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Hello,

I have an equation such as this. I do not have a Math background in my education, but I can read and understand Math pretty quickly. If I could be pointed to the right topics to solve this equation, it would be great. I want non-negative, integral solutions for the $a_i$'s Also, s is a given integer.

$\displaystyle\sum\limits_{i=2}^{n-1} a_i* {i \choose 2} = s$

Besides I have an added constraint : $\displaystyle\sum\limits_{i=2}^{n-1} i* a_i = n$ for any solution set {$a_i$}

I know its linear diophantine equation. But I am just wondering if there is any material which deals with this combinatorial diophantine equation straightaway. Otherwise, I have ventured into reading the basics of number theory before I can start reading papers that deal with Linear Diophantine Equations in n variables.

Thank you,

Mahesh Narayanamurthi

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Because you want non-negative solutions, your problem will be similar to the postage stamp problem or Frobenius coin problem. Your added constraint is pretty tight however. You may be able to analyze that very quickly (and find similar equations in the literature). When you have those solutions you may be able to determine solutions to the first equation mechanically, although not necessarily in a closed form. Gerhard "Email Me About System Design" Paseman, 2011.06.28 –  Gerhard Paseman Jun 28 '11 at 21:48
    
Also, my first original piece of mathematics involved enumerating certain groupoids. The expression I came up with involved exponents which satisfied relations similar to yours. Will you provide motivation and/or the original problem that suggests studying these equations? Gerhard "Looking To Enhance And Borrow" Paseman, 2011.06.28 –  Gerhard Paseman Jun 28 '11 at 21:51
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Finally, if you enumerate the number of solutions to your constraint for each n, you may be able to use Sloane's Integer Sequence Encyclopedia (oeis.org) to determine relations to other combinatorial objects and perhaps provide a formula or insight for your problem. Gerhard "Number After Number After Number" Paseman, 2011.06.28 –  Gerhard Paseman Jun 28 '11 at 21:55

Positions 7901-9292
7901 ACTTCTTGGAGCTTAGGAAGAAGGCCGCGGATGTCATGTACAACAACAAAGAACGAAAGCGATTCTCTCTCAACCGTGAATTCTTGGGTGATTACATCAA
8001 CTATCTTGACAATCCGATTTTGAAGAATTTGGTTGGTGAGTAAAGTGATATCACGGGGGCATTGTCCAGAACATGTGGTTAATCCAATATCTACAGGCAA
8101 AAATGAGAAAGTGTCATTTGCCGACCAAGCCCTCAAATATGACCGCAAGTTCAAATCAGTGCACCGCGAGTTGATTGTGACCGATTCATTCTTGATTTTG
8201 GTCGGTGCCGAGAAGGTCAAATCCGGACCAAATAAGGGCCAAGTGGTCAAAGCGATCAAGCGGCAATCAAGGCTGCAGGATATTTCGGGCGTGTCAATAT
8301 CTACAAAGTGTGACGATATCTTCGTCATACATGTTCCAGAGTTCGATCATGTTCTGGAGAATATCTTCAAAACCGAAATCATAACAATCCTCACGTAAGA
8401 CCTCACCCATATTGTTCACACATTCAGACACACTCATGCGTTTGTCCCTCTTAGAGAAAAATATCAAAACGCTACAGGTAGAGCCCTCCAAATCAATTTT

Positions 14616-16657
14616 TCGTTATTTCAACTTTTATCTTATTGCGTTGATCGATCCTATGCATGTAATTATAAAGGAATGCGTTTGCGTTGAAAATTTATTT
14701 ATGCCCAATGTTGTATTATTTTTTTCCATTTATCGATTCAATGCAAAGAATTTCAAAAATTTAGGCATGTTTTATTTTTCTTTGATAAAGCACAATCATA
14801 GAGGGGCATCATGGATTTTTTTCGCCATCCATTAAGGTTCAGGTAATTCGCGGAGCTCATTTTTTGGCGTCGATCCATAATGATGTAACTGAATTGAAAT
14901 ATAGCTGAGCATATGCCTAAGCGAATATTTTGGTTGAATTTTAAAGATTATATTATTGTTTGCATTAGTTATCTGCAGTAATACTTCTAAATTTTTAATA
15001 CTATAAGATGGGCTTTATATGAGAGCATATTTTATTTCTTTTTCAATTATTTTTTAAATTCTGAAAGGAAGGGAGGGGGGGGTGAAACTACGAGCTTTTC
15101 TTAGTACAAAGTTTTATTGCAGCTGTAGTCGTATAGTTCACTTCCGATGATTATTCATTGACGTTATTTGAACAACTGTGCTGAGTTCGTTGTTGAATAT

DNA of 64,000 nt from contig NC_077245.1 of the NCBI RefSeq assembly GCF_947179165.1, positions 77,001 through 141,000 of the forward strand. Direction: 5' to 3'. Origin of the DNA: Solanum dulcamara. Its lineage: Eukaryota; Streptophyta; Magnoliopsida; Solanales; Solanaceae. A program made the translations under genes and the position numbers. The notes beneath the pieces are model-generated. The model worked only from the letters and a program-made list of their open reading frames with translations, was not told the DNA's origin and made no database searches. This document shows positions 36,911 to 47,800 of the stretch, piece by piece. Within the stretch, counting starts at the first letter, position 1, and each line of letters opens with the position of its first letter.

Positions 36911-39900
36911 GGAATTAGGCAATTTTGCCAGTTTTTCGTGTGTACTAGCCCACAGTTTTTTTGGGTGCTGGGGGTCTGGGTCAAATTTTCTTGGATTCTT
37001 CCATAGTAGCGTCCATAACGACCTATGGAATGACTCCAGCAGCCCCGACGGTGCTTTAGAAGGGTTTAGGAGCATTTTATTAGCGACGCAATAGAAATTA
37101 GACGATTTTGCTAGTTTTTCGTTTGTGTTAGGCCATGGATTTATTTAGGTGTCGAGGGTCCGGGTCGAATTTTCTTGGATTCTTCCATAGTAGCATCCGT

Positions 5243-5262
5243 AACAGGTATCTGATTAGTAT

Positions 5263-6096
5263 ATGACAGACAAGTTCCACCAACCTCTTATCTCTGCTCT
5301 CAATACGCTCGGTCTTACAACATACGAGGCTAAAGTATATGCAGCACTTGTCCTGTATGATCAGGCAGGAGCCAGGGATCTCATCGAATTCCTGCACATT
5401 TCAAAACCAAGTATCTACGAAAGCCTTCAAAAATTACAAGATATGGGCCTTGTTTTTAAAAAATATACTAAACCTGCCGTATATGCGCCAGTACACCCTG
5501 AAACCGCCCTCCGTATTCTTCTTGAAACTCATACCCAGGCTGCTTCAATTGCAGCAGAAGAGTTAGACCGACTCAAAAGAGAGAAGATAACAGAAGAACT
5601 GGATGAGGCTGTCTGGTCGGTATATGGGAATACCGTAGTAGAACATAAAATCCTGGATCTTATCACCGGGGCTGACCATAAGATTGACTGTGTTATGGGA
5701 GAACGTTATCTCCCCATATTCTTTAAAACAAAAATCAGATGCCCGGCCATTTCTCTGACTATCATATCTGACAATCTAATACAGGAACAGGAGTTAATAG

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I believe the solutions to the added constraint are enumerated at oeis.org/A083751 –  Gerry Myerson Jun 29 '11 at 0:31
    
@Gerhard: Thats exactly what I have been thinking, if I solve the constraint, then by means of elimination I can find the subset of solutions which would satisfy the first equation. The motivation for this: I am working on a problem in which I am mixing a subset of certain feasible points in N-dimensional and if I solve this set of equation(s), I have chosen the subset. @Gerry: I want the solutions {$a_i$}, I think what that Integer sequence gives is the number of solutions. –  mod0 Jul 9 '11 at 16:54

2 Answers 2

up vote 1 down vote accepted

I echo Richard Stanley in his pessimism for there being a nice formula or method for giving you the solutions. On the other hand, most of the solutions will have a_i being 0 for most of the coefficients i. Here is another way to look at it, which might help you write a program for computer search for small n.

Your constraint summing to $n$ gives that $a_i + \epsilon_i = \frac{n}{i}$, where for most $i$, $0<\epsilon_i < 2$. Since you know most $a_i$ will be zero, $s$ will be not far from a sum of terms of the form $\frac{n(i-1)}{2}$, so many solutions will be close to partitioning an integer near $\frac{2s}{n}$ into distinct parts (so e.g. a partition of 20 into {1,4,4,5,6} is not allowed). This roughening of the problem can be easily programmed without expanding the search space too much.

If you still hope for more, you might try deriving some recurrences which might help in a partial characterization of solutions. It is my feeling that a quick program can be developed that will give you the solution set for any feasible s even for n as large as 50.

Gerhard "Email Me About System Design" Paseman, 2011.07.11

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For simplicity let us change the last constraint to $\sum_{i=2}^n ia_i=n$. This makes no real difference since we have kept the number of solutions the same except in the case $s={n\choose 2}$, in which case the number of solutions increases from 0 to 1. If we set $f(n,s)$ equal to the number of solutions, then $$ \sum_{n,s\geq 0}f(n,s)q^s x^n = \prod_{i\geq 2}(1-q^{{i\choose 2}}x^i)^{-1}.$$ I doubt whether much can be done with this. Certainly there is no simple formula for $f(n,s)$ since summing on $s$ gives $p(n)-p(n-1)$, where $p(m)$ is the number of partitions of $m$, for which a simple formula would be astonishing.

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Hi Richard, Does this give me the solution set or the number of solutions? I want the solution set. Thank you, Mahesh –  mod0 Jul 9 '11 at 17:01

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